A publisher asked me to read a manuscript, the diary of an Ohio farmer during the depth of the Great Depression. More accurately, it is a diary penned by a rather famous historian who spent a year trying to farm during the dirty thirties when he could not find a position in a university. I don’t want to jump the gun on the publisher, so I won’t identify the person or say much about the book except that it makes very absorbing reading.
One anecdote from the diary addresses what I like to call “farm irony.” The author and his family pin their hopes of bringing in money on a flock of chickens. They sell their corn and wheat at a low price (this is 1933) and then buy mash— milled grain— for their hens. The cost of the mash is such that they barely break even on the eggs. They have a lot of bookish knowledge about chickens and do a good job of raising the hens and eventually get fairly good production from them. But the author constantly complains that the income from selling eggs barely keeps up with the cost of feed.
So here’s the irony to my way of thinking. I have kept hens for over 30 years now, feeding them almost completely on whole corn and wheat. I could probably get a few more eggs if I fed commercial mash with all the supplements and vitamins that are supposed to be in it but I’m confident that the extra eggs would have been just about enough to pay for the extra cost of the purchased feed. My hens have the run of woodland and pasture, just as the diarist’s hens had. I am sure he would have made a profit if he would just have fed his own corn and wheat and accepted a few less eggs for doing so. Chickens can digest whole grains just fine. In fact I can make a case for arguing that hens eat too much on a mash diet and have a shorter life span.
So why, being obviously an intelligent man, didn’t the diarist at least try my alternative?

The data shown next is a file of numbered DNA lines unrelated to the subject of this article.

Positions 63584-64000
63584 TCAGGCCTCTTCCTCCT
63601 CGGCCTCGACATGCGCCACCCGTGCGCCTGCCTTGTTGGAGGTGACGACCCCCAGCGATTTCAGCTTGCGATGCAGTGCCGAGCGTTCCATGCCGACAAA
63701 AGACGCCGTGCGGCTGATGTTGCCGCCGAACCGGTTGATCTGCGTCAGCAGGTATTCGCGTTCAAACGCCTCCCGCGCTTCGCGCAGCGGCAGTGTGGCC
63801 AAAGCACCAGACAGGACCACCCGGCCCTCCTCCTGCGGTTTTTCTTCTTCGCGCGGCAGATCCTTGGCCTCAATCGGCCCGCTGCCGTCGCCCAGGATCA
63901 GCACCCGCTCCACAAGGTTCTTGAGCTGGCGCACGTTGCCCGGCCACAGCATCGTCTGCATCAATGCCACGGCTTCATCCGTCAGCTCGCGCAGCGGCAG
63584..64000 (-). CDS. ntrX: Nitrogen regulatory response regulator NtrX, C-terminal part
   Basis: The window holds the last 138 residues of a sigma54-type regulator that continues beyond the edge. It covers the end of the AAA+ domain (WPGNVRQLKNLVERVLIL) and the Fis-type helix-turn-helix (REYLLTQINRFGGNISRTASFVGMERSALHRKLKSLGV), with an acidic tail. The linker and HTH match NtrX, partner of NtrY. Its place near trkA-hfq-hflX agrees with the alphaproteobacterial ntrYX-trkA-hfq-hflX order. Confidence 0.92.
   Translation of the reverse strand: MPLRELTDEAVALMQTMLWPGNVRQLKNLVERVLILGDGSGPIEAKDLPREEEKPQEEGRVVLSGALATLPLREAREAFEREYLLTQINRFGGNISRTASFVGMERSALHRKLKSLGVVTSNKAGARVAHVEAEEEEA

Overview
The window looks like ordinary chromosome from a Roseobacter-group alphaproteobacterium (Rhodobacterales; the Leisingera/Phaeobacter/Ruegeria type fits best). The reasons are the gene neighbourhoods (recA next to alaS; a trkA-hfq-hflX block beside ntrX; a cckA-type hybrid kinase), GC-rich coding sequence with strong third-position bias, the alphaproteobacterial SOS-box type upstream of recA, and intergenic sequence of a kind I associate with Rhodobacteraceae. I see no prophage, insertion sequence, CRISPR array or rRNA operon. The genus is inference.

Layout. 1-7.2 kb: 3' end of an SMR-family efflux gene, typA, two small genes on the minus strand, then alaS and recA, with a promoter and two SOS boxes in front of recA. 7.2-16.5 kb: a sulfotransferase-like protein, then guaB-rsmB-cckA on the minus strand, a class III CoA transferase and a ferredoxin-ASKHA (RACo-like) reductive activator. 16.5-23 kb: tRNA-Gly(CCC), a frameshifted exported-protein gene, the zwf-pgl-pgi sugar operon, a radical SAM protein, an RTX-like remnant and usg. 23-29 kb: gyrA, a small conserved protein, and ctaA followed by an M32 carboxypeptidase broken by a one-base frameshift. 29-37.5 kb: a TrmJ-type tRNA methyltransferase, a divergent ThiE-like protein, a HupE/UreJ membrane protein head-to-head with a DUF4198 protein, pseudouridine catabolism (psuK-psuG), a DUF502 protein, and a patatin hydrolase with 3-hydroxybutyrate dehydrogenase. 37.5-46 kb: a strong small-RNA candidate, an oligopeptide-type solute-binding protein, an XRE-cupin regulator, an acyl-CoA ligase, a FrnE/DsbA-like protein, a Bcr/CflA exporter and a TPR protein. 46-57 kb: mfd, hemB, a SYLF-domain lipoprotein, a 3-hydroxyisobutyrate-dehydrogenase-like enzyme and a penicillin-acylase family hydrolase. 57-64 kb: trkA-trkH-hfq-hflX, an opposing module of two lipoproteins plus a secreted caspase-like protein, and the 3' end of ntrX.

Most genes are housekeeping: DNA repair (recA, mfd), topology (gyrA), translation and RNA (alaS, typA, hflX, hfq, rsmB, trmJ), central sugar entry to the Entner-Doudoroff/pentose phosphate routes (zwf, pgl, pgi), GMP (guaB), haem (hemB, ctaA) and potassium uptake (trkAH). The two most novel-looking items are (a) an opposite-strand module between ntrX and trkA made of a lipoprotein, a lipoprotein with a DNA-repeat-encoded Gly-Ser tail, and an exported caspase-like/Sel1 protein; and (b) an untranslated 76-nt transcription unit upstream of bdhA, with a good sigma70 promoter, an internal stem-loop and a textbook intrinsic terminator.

Ah hah. Now I get to philosophize. In this age when so many people, happily, are starting to raise chickens, I have tried to convince several families that they would get all the eggs they need by feeding whole grains to hens and letting them roam outside occasionally to eat bugs and grass. Maybe add some dried lawn clover clippings— high quality hay— for their winter diet. I have in mind in particular one family whom I dearly admire even if they won’t listen to me. They disagree with what I say about chicken mash just as they disagree when I say that I don’t think the Pope is infallible. They are so sure they are right on both counts that my contrariness doesn’t offend them in the least. They just smile indulgently. Old Gene is being difficult again. They reject my 70 years of experience in both cases. It says in the books that hens have to eat commercial mash to lay a profitable number of eggs. All the farming tradition they know about or been taught says you have to feed mash. Momma fed mash so don’t you dare insult her memory. Ditto for papal infallibility.
Most of us have been educated by this sort of “biblical method.” What has been written down in sacred books, be they of a religious nature or a secular nature, is the golden truth that no right-minded person dare dispute. Momma was a good woman and she knew what she was doing. And if you don’t believe her, it says right here in this book put out by the commercial feed industry: Thou shalt feed thy hens commercial feed if thou wishes to make a profit. Amen.
The same biblical method comes into play over the matter of whether to leave a light on in the coop at night. I don’t know how many times I have tried to tell owners of six backyard chickens that they do not have to burn electricity in their little coops at night to get all the eggs they need. For large scale commercial growers this practice might pay (I doubt it) but it is absurd for the backyarder. But again, Uncle Wilbur made money with hens and by heaven, he kept a light on in the coop at night. And it says right here in this bulletin from the electric co-op that with a light on, the chickens will lay more eggs.
It would be only amusing, I suppose, if it did not point to a much larger reality in the way society operates. Almost all the “expert knowledge” about farming is colored, shaped, sometimes downright fabricated, to make money for someone other than the farmer. And it takes no imagination at all to see how this same situation holds in other spheres of human activity.